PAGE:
By Guglielmo de Stefano on 18th February 2016
In a recent article, AltFi investigated what’s happening in the Alternative Finance Market in Australia. What emerged is that the AltFi revolution seems to have started approximately when Matt Symons and Greg Symons founded SocietyOne in 2012, the first fully compliant peer-to-peer lending business in the country.
That research focused mainly on peer-to-peer lending and equity crowdfunding. Although these two subsectors are key pillars of the broader alternative finance spectrum, we believe that invoice financing also deserves the same attention.
First and foremost, it’s crucial to state the difference between invoice financing and invoice factoring, as they aren’t the same thing at all.
The former refers to borrowing money against businesses’ outstanding accounts receivables. An example helps to clarify the point. A lender gives entrepreneurs cash today in relation to the value of the company’s accounts receivables – money owed to the firm, which clients will pay in the future (hopefully). Once the clients pay up, entrepreneurs then repay the lender the amount loaned plus fees and interest.
The latter is a bit different. Indeed, in this case the lender “buys” the accounts receivables entrepreneurs are owed and takes over collecting from the clients. With invoice factoring, the lender will pay the business owner a percentage of the total outstanding invoice amount, then takes responsibility for collecting the full amount. Once they collect the full amount, they’ll advance entrepreneurs the difference, keeping a percentage for their services.
The main difference between these two forms of financing is obvious. In the first case, the business owner is still responsible for collecting outstanding money owed by his/her clients. In the second case, clients will deal with the factoring company to make their payment, not the business owner.
Waddle: Founded in July 2015 by Leigh Dunsford and Simon Creighton – owners of invoice factoring company Trade Advance – Waddle is an invoice financing platform, which has provided about 20 Australian SMEs with approximately $1 million in financing to date. In a recent interview, Leigh was keen to highlight that Waddle is no ordinary invoice factoring company. The platform offers a solution similar to factoring in some ways, but very different in others. As with factoring, Waddle provides funding against small businesses’ outstanding invoices. Unlike factoring solutions, businesses’ clients are never contacted or hassled by Waddle and entrepreneurs are able to skip on the paperwork headaches that historically plague the factoring process. To find out more about Waddle click here.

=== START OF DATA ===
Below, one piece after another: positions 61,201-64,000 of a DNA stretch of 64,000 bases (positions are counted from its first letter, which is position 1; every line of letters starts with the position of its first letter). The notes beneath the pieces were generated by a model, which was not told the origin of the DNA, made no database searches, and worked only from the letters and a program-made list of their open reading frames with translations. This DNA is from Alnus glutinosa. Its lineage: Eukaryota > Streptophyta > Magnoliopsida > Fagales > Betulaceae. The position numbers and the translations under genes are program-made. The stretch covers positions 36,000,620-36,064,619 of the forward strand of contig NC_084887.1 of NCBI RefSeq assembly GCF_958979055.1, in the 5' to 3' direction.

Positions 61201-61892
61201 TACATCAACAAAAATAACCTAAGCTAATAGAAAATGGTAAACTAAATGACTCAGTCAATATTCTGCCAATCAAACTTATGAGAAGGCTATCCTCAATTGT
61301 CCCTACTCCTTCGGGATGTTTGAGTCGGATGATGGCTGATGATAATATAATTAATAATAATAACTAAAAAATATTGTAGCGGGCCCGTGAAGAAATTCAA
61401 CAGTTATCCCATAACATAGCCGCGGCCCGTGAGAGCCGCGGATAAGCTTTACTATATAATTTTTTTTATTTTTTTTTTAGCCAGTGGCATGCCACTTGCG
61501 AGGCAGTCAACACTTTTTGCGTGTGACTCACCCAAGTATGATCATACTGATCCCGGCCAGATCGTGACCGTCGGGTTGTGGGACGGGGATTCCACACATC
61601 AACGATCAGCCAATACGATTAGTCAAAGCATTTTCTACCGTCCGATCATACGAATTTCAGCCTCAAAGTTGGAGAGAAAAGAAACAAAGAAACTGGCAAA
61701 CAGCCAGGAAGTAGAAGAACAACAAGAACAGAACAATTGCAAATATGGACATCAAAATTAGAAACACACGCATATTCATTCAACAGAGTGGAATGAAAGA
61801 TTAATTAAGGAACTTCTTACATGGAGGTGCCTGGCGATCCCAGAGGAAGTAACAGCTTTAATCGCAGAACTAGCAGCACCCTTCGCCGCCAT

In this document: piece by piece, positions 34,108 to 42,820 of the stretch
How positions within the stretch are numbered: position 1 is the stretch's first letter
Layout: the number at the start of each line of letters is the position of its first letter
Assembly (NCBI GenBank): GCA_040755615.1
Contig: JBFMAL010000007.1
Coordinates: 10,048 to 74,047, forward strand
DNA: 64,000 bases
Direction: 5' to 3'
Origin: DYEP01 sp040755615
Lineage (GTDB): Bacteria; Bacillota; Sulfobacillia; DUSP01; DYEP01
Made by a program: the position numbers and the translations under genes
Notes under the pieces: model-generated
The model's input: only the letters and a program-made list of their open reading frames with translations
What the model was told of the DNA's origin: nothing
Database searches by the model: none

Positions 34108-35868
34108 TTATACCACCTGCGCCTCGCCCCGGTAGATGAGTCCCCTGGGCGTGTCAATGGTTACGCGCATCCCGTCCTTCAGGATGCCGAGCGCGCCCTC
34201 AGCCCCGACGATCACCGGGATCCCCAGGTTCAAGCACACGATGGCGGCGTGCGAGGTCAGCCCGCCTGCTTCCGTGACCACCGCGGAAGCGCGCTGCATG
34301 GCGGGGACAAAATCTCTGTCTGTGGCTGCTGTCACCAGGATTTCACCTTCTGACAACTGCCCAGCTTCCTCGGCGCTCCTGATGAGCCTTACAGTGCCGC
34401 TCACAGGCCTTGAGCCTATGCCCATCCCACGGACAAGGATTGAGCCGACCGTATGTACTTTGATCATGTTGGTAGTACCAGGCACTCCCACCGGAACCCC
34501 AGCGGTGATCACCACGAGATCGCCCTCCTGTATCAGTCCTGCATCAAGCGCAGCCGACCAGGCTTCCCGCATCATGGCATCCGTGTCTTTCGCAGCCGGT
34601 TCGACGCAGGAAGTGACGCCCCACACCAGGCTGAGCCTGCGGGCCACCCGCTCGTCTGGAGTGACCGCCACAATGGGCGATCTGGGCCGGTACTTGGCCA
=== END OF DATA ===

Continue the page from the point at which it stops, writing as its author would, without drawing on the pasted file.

Marketlend: Founded in December 2014 by Leo Tyndall and Paul Roffey, Marketlend was conceived as a business peer-to-peer lender, offering loans to businesses in the form of working capital, traditional business loans and commercial property finance. Its offering includes three products: a debtor finance product, an invoice financing solution and a trade finance service. In the case of invoice financing, loans are secured by a personal property interest over the borrower’s company and the platform owns the supplies as it pays for them; in the case of the debtor finance offering, they are secured against the borrower’s accounts receivable. To find out more about Marketlend click here.
FundX: Based in Sydney, FundX was founded by David Jackson – former Australian small business builder and investor. According to him, the primary aim of the company is to connect businesses with investors who can fund their cash flows. Users are provided rapid access to funds based on the value of their outstanding invoices. FundX uses big data, machine learning and predictive algorithms to analyse risk and authorise invoice funding “with the push of a button, in less than a minute”. To find out more about FundX click here.
InvoiceX: Founded by Dermot Crean and Steve Yannarakis, the company is strongly placed to help small and medium enterprises (regardless of their business sector) to deal with working capital pressures. Its primary product – the Match Maker Trading Platform – rapidly matches investors with businesses, optimising the deal for both parties. InvoiceX assures the total absence of set-up fees and a straightforward application process. The company aims to provide a cash advance – up to 85% of the Face Value of an invoice – within 24 hours. To find out more about InvoiceX click here.
Timelio: Founded in 2014, Timelio – formerly known as InvoiceBid – enables businesses to raise short-term finance by selling their unpaid invoices directly to a network of investors. The platform requires investors to fund their accounts with a minimum of $25k. Before being approved to sell invoices on the platform, all invoice sellers undergo a rigorous credit assessment. The platform states that third party analytics and searches might be used to further support the internal assessment. Before being made available for investment, each invoice and debtor will be verified and authenticated. Timelio has been recently awarded the “Game Changer of the Year Award” sponsored by Visa and the “Overall Award for Outstanding Excellence” sponsored by Optus at the OPTUS My Business Awards in Sydney. To find out more about Timelio click here.
AltFi is returning to Amsterdam for its second annual Summit in the city. The inaugural event last year was a roaring success, with key figures from across Continental Europe's alternative finance and digital banking sectors highlighted. These included Jeroen Broekema, managing director of Funding Circle Netherlands, and Mieke van Engelen, head of innovative partnerships at ABN AMRO's standalone lending platform, New10.